LONDON —The news that low-cost carriers (LCC) Ryanair and Norwegian are nearing agreement for the Irish carrier to feed its Scandinavian opposite number with passengers for long-haul services marks another step in Ryanair moving towards becoming a ‘normal’ airline. It was not so many years ago that Ryanair actually warned potential passengers on its website not to use its services to connect even with another of its own flights, far less those of another company.

The Irish carrier was at pains to point out that it operated purely as a point-to-point airline. It did not have interline agreements with other companies, so if a Ryanair flight was late and you missed your connection with another carrier, tough. It was all part of the Dublin-based airline’s spiky approach to customer relations, something it is now keen to bury.

Ryanair now says it is keen to use its extensive network of European routes to deliver passengers to the hubs of other carriers, to connect with their long-haul services.

Ryanair spokesman Robin Kiely said that any arrangement with Norwegian would probably involve feeding the latter’s base at London Gatwick, from which it operates a series of long-haul services on its expanding fleet of Boeing 787s.


A Norwegian spokesperson confirmed that “We have talked to several players at London Gatwick, including Ryanair and easyJet, about co-operating on smooth and affordable transfers from one airline to another, and we welcome any initiatives or partnerships that gives customers a greater choice. “We continue to have good discussions with Ryanair but nothing is agreed at this stage and it is too early to speculate further.”

However, Ryanair has gone further. Kiely said it had also held talks with Virgin Atlantic, another Gatwick resident; with TAP Air Portugal to feed passengers into the latter’s Lisbon hub, from which it has an extensive network to South America; and with IAG, parent company of British Airways and Iberia, over connections at London Stansted, Ryanair’s busiest base and is essentially used by LCCs and charter operators. It currently has no long-haul scheduled services.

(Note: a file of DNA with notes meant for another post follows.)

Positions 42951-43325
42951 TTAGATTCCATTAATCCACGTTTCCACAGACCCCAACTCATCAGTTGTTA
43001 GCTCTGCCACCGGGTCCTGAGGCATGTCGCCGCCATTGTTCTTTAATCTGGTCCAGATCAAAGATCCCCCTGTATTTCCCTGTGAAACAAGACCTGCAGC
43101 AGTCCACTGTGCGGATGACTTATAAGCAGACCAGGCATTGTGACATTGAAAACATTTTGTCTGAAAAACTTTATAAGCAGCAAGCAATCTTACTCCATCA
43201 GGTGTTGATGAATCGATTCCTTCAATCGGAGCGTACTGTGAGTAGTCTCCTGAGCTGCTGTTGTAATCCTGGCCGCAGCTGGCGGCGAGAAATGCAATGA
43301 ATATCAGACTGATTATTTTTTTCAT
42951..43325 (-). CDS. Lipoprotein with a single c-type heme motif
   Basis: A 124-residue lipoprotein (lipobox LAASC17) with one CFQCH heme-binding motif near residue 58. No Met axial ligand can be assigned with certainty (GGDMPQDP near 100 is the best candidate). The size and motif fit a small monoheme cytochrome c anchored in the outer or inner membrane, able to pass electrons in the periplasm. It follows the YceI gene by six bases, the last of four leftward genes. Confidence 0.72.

Finally, the Irish LCC is in talks with Aer Lingus to deliver passengers to the latter’s Dublin hub, where there is a US immigration pre-clearance facility. “We have 12 million passengers [a year] going through there and Aer Lingus has a good-quality transatlantic operation,” noted Kiely.

Ryanair’s dense network of European services means that hooking up with long-haul carriers “is quite a logical next step, given that many of the flag-carriers are cutting back on short-haul,” he added. “That’s where [these] carriers see their future, in long-haul.” However, he made it clear that any links with long-haul carriers would not be standard interline agreements, in which responsibilities tend to be split evenly between the parties: “In terms of how it would work, we wouldn’t take the responsibility for things like baggage or delays. We’re not going to move our schedules or hold our flights.”

Furthermore, he said, if a passenger flying, for example, New York – Dublin – Glasgow was delayed on the transatlantic leg, Ryanair operated with sufficient frequency on routes such as Dublin – Glasgow for passengers to reach their destination without too much delay.
Even if the discussions with long-haul carriers all came to fruition, feeding connecting passengers to other carriers would make up “quite a small element” of Ryanair’s business, he said. The LCC estimates it will carry around 104 million passengers this year.